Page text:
Okay typography lovers, we got a juicy steak for you all in this post. Michiel Van Der Born has gone from A-Z in acrylic. When I stumbled upon this series, I found it refreshing to see this playful take on the good old alphabet. Bon Appetite.
When people observe art, the try to find a purpose, a message behind the whole thing. In many art pieces, the message may not be obvious or clear. Within the work by Ripo Visuals, their clear, easy-to-read, simplistic messages are powerful. Catchy, funny, truthful, clever phrases have been left on buildings all over Europe and South America. Courtesy of Ripo Visuals.
If you remember, Alex Trochut was first featured in Issue: T of Beautiful/Decay with both an in-depth interview as well as an amazing cover graphic. (You can still get a copy here!) Since our interview, Alex’s career has exploded with interviews across the globe in some of the best art and design publications! Watch the video and see why he is one of the most interesting and most sought after typographers and illustrators in the last decade.
Ben Skinner, a Vancouver based artist, has a knack for presenting ideas and phrases in the most visually relevant, and witty way. The “I got your back” dominoes kills me, so clever!
A man of many talents, Craig Redman is a New York based illustrator, typographer, pattern artist, installation artist, sculptor, animator, designer, and art director. A list worthy of comparison would be his equally long list of well-known clients, such as, MTV, Louis Vuitton, Nike, Apple, Vogue, Converse, and The New York Times. And this may be overkill, but Craig not only has exhibited in various parts of the world, but he also exhibited at the Louvre, Paris (every artist’s dream!)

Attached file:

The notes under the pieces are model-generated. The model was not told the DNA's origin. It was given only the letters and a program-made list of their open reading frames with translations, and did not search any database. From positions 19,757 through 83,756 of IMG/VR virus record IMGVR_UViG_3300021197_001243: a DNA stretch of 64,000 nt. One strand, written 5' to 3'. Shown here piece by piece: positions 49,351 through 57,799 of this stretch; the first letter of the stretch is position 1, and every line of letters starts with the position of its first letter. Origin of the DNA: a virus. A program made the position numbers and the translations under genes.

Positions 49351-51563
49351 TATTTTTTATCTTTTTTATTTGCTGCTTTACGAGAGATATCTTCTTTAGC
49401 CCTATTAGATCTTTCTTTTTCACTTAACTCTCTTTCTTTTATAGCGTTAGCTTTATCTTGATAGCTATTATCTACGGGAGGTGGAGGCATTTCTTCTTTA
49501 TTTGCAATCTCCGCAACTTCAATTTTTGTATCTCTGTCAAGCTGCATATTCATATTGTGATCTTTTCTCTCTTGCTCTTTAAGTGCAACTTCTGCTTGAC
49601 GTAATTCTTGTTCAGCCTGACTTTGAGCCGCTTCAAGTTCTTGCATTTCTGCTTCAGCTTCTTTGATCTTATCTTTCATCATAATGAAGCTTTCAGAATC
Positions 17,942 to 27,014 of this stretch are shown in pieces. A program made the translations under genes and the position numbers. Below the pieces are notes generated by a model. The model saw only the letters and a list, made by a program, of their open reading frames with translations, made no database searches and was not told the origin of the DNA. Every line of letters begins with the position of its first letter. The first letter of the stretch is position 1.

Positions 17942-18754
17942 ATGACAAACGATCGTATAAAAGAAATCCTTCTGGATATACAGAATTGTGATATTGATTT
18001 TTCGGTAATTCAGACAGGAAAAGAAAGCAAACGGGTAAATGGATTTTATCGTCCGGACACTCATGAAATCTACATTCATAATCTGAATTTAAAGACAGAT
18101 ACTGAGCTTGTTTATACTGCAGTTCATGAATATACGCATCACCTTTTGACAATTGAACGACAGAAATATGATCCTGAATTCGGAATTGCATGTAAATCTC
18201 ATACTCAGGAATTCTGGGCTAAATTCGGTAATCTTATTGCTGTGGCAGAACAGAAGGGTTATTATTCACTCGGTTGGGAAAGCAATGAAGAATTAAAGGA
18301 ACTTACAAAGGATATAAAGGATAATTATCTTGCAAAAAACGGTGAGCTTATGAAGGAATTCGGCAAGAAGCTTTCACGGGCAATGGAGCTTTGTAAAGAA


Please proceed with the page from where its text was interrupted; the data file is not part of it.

While we have many reasons to envy Craig Redman, we can also take solace in the fact that all of his accomplishments are well deserved. Craig’s diverse talents are immediately visible in his vibrant, smart, and secretly optimistic work.
Staples: usually a necessary evil based on time constraints or lack of paper clips. Who knew they could look this good? An illustrator and type designer, Alex Robbins was obviously listening when we were urged him not to ignore the negative space. His ability to transform mundane materials– be it finishing nails or fingerprints– into delicate, blooming bits of information always leaves me wanting more.